military records
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The Texas State Archives, Adjutant General Record Group is the biggest collection of Texas military records. County courthouses hold military discharge records from 1919 onward. Many military records have also been published by various sources. Those records include War of 1812 and Revolutionary War veteran death records. Records for World War I and World War II veterans have also been published.

The earliest military records for Texas date back to 1835. Those early records include pension and land grant records for veterans, widows, and heirs of the Texas War of Independence. Republic of Texas sailor and soldier lists are also available, as well as records relating to the battles of San Jacinto and the Alamo. Home guard, minutemen, and Texas Ranger records are also readily available, along with Indian Wars service lists. Many of those records can be found online as well.

The Texas State Library and Archives has many of the Confederate pension applications on file. It is located in Austin, Texas. An index for the collection, which is organized in numerical order, is available. Pensions were given to widows, as well as to indigent veterans. Some genealogical information can be found within the pension application files. Genealogists can request information about those records by mail, if they know the record number. Those records may also include records of disabled or killed Confederate soldiers and their widows who received scrip entitlements to 1,280 acres of land.

Both the Texas State Archives and the National Archives have military records on file. Those records include Confederate Claims (1861– 65), Confederate Home Records (1886–1954), Confederate Indigent Families List (1863–65), General Service Records (1836–1902), Muster Rolls (1836–1917), Payment Records (1836–46).

Many more records can be found in the Adjutant General Record Group, which is housed at the state archives. That collection features muster rolls from 1836 to 1911, as well as service records from 1836 to 1902. In some cases only one sheet of paper may be available. In other cases, there may be thick files full of useful information.

Records from the Texas National Guard and other Texas military records are housed at the Texas Military Forces Museum at Camp Mabry, 2200 W. 35th St., Austin, TX 78703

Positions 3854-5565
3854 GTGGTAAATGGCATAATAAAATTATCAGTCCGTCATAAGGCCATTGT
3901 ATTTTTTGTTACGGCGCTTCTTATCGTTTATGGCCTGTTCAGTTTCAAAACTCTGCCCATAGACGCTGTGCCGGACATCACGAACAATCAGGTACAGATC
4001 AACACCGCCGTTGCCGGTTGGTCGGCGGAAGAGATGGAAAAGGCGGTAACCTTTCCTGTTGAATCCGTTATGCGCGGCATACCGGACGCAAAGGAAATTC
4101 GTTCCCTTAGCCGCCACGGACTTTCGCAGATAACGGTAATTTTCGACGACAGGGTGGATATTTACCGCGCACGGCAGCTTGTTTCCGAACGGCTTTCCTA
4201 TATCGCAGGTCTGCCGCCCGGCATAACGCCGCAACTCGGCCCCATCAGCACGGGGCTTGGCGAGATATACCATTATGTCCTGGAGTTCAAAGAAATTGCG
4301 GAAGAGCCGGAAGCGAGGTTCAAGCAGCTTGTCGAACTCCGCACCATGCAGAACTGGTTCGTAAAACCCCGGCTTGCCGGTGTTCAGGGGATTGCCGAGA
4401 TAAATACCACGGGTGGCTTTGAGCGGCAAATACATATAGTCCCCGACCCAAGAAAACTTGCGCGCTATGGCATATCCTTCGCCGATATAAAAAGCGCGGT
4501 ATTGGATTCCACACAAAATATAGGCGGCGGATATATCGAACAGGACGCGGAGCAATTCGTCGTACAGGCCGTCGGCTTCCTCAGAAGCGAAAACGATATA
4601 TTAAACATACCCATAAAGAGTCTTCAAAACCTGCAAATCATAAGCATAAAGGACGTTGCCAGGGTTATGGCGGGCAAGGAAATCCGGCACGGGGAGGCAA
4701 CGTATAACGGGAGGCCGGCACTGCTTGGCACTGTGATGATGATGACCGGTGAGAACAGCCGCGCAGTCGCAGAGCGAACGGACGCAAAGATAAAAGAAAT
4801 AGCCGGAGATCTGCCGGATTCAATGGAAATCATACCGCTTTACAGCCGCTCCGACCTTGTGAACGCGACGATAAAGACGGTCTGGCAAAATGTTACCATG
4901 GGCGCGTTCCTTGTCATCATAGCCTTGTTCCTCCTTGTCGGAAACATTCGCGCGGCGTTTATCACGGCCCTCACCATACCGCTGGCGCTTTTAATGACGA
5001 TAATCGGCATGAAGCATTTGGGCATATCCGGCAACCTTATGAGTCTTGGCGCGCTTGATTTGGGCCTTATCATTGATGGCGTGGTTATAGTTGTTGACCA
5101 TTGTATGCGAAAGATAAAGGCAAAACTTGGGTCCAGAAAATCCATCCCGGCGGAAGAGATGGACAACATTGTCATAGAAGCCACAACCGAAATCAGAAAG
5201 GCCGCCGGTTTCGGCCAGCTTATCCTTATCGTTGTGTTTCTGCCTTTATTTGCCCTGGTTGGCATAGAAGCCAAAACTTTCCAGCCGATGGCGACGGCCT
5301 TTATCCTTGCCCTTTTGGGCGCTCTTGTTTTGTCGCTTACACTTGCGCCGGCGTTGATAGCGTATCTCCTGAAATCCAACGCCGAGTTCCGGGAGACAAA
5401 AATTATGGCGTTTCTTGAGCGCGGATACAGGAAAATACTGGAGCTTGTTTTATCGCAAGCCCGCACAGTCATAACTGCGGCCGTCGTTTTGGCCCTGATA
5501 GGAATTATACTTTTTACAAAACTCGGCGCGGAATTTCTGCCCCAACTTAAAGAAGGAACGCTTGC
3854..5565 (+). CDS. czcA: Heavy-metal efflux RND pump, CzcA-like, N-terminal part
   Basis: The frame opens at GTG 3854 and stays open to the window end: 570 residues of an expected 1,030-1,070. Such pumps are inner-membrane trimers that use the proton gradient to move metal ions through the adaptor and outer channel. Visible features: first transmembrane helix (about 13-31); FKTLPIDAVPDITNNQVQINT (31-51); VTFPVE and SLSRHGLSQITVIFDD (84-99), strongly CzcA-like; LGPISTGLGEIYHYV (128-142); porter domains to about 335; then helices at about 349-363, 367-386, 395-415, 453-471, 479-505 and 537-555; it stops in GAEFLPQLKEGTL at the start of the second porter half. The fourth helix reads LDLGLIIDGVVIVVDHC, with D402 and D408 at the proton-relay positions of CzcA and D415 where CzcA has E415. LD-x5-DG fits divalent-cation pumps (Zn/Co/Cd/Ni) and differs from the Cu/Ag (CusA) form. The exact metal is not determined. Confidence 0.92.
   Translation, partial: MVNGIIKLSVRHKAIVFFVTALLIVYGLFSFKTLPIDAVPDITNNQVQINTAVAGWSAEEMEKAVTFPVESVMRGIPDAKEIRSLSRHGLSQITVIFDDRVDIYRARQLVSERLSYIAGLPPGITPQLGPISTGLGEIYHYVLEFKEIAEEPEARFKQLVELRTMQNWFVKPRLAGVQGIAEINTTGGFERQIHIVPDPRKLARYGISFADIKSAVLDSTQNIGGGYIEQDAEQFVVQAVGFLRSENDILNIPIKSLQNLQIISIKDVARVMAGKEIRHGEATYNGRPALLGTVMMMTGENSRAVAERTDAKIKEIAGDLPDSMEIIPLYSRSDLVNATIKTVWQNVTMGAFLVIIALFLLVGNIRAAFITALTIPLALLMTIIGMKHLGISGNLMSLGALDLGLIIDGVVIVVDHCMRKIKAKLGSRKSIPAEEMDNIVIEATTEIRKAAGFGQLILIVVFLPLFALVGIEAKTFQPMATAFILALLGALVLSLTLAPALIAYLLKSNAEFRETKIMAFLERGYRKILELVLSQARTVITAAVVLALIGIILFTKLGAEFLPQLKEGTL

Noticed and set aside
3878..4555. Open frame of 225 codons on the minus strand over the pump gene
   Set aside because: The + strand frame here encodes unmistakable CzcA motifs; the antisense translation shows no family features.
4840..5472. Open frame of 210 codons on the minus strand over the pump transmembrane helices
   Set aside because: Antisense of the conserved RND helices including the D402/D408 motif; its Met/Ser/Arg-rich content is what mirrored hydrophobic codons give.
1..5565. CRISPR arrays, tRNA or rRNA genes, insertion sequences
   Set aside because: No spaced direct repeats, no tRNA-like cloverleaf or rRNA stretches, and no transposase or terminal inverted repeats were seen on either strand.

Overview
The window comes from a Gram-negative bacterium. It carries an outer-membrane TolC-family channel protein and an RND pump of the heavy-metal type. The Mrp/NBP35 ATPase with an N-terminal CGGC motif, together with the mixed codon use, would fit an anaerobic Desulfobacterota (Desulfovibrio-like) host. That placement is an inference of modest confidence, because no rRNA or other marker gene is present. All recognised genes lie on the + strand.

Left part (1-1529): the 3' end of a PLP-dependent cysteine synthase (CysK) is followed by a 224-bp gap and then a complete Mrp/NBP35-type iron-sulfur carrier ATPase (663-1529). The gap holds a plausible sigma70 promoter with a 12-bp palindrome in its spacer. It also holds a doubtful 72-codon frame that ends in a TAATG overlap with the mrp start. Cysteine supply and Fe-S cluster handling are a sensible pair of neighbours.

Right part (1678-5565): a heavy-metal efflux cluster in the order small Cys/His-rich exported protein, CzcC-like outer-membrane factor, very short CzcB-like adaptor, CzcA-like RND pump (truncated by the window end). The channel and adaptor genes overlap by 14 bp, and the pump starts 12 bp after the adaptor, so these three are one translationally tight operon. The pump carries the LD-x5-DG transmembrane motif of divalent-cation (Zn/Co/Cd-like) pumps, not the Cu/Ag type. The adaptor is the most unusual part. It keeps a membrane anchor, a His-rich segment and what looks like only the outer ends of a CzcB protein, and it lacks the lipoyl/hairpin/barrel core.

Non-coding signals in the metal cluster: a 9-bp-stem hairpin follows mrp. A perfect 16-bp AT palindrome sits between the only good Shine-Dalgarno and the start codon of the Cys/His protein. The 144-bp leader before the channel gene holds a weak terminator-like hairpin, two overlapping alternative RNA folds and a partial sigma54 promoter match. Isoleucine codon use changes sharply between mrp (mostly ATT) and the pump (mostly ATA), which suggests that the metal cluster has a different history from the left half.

Texas in the War of 1812

War of 1812 Website Links

Texas in the Mexican-American War

Texas in the Civil War


Civil War Website Links

Texas Modern Wars

War Website Links

Further Reading

  • Republic of Texas Pension Application Abstracts. Austin, Tex.: Austin Genealogical Society, 1987.
  • War of 1812 Veterans in Texas. New Orleans: Polyanthos, 1979. From notes compiled by Mae Wynne McFarland, this is a compilation of names, places, and dates associated with veterans of the War of 1812. Original material is in the library of the Sam Houston State University in Huntsville, arranged alphabetically.
  • Texas Frontiersman, 1839–1860: Minute Men, Militia, Home Guard, Indian Fighter. St. Louis: the author, 1982. Contains officers index and alphabetically arranged entries taken from military records.
  • Texas Ranger Service Records, 1830–1846. St. Louis: Ingmire Publications, 1982. Includes index of officers.
  • Texas Rangers: Frontier Battalion, Minute Men, Commanding Officers, 1847–1900. 6 vols. St. Louis: Ingmire Publications, 1982. Each volume separately indexed.
  • Index to Applications for Texas Confederate Pensions. Rev. ed. Austin, Tex.: Archives Division, Texas State Library, 1977.
  • Racial Borders: Black Soldiers along the Rio Grande. College Station: Texas A&M University Press, 2002.
  • Cumulative Index: The Confederate Veteran Magazine, 1893–1932. 3 vols. Wilmington, N.C.: Broadfoot Publishing, 1986. Every name index to the Confederate Veteran. Includes a comprehensive list of Confederate military organization arranged by local designations.
  • Index to Texas CSA Pension Files. Waynesboro, Tenn.: National Historical Publishing, 1989.